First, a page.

Korea University of Japan
Received January 3, 2020; Revised version received February 24, 2020; Accepted February 28, 2020
This paper examines the survivors’ and bereaved families' experiences of the Kantō Massacre in September 1923 and seeks to draw a connection between said experiences and their movements after the tragedy, focusing on the fear planted in the ethnic Koreans as psychological damage caused by the massacre. This fear manifested itself in various physical behaviors such as fleeing, hiding, or pretending to be Japanese, which defined the lives of the traumatized ethnic Koreans long after the massacre. Although the facts of the massacre had been disseminated throughout the Korean community by students and workers, what was significant in the memory of the massacre was the repeated issue of rumors about and persecution of Koreans in Japan even after the Great Kantō Earthquake. The situation worsened after Japan’s final defeat in the war and led to the rise of fears among the ethnic Koreans of being massacred, which led to the resurgence of ethnic Koreans fleeing as they had during and immediately following the Kantō Earthquake.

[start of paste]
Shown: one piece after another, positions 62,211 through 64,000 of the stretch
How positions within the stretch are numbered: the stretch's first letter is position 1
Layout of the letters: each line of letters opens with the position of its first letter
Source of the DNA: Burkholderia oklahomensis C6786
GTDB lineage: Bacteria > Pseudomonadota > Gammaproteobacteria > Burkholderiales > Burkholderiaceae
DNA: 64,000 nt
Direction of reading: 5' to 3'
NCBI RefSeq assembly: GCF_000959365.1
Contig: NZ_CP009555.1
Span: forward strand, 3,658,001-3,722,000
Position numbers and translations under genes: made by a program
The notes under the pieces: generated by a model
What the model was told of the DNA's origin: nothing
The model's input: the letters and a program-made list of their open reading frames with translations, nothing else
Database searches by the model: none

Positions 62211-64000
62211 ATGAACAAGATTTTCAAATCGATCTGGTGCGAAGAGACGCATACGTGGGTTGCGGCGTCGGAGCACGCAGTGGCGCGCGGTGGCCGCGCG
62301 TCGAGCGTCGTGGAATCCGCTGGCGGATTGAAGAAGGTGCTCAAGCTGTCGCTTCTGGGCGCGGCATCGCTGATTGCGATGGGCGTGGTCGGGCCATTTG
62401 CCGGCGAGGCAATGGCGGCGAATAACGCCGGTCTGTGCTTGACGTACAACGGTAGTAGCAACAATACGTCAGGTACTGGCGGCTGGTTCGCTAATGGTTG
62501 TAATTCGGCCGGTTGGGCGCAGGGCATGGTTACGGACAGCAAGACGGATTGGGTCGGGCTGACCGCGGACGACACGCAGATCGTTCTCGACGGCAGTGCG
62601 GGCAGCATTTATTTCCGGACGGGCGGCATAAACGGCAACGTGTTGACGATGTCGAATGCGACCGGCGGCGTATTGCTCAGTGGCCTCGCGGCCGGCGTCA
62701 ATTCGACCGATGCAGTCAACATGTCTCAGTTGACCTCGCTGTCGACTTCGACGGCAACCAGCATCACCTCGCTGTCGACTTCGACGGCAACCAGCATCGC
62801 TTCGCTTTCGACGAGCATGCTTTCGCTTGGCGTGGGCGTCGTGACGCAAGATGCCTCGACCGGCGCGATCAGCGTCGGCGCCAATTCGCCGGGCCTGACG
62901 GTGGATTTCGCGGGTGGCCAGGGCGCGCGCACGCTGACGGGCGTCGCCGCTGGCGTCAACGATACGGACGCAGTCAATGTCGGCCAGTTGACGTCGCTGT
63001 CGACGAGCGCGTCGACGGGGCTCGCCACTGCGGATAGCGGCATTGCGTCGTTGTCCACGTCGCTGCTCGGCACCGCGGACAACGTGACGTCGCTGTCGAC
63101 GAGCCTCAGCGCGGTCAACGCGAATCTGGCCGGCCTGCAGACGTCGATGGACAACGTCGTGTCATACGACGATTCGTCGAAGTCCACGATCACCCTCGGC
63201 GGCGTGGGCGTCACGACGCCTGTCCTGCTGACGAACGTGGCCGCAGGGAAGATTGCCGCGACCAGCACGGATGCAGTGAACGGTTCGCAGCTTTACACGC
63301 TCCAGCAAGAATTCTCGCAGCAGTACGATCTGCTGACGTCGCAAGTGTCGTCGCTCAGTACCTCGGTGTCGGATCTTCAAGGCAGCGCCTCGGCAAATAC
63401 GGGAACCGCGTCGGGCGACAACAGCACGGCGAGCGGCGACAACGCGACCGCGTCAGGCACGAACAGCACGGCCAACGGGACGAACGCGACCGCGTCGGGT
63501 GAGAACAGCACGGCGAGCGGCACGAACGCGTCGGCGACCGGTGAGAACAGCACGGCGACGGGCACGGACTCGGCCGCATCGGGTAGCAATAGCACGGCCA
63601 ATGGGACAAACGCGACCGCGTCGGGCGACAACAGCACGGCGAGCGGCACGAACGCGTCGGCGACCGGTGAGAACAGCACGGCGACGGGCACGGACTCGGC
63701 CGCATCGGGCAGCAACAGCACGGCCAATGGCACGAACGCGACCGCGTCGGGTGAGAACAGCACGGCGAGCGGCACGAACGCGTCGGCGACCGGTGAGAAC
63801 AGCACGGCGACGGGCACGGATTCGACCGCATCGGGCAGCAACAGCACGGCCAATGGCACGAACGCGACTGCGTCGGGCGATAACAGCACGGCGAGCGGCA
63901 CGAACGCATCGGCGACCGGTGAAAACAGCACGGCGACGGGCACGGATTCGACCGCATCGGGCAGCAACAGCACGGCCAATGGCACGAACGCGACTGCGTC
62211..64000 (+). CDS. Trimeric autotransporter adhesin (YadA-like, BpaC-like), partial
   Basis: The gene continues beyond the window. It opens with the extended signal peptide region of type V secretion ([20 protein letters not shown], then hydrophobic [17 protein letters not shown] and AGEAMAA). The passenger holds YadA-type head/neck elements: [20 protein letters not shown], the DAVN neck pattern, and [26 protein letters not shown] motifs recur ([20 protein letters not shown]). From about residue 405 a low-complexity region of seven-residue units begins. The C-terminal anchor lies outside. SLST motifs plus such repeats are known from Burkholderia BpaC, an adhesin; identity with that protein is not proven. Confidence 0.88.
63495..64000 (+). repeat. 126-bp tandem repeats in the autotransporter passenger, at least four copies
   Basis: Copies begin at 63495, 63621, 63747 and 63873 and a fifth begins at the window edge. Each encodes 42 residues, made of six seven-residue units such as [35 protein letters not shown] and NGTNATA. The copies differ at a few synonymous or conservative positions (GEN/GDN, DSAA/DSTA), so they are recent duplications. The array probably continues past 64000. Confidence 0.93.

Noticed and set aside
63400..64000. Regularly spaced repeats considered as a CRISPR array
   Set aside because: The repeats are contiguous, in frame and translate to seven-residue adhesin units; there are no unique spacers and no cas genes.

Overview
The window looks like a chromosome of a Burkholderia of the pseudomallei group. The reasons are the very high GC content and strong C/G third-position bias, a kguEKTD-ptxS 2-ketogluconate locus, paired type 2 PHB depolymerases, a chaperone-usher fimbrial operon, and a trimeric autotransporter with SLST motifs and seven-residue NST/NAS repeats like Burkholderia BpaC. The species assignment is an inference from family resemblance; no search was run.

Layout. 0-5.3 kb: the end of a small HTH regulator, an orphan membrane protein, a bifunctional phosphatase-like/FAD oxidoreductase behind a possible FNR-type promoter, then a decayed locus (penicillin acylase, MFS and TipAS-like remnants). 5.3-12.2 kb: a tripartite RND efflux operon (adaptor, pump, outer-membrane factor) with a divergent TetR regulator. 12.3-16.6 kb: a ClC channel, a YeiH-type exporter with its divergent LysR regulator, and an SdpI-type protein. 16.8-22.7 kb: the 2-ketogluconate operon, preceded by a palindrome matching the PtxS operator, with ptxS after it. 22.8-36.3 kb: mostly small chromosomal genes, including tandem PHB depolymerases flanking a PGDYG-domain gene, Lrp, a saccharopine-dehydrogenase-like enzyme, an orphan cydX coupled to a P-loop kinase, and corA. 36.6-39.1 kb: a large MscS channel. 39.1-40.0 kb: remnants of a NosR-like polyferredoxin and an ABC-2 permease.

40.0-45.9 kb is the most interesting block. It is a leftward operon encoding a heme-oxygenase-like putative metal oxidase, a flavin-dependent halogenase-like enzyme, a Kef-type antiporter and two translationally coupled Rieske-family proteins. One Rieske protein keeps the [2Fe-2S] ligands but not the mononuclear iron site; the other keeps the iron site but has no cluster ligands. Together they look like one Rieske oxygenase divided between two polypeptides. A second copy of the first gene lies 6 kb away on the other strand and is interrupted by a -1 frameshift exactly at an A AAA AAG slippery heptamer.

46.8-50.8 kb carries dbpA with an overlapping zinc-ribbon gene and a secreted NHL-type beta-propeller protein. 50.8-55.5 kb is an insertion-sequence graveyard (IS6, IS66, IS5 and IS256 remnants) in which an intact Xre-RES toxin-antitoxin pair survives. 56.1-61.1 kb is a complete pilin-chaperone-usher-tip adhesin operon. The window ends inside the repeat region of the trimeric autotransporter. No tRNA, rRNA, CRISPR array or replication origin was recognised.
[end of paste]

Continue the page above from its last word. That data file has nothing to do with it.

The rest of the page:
Key Words : Kantō Massacre, ethnic Koreans in Japan, flight, fear, trauma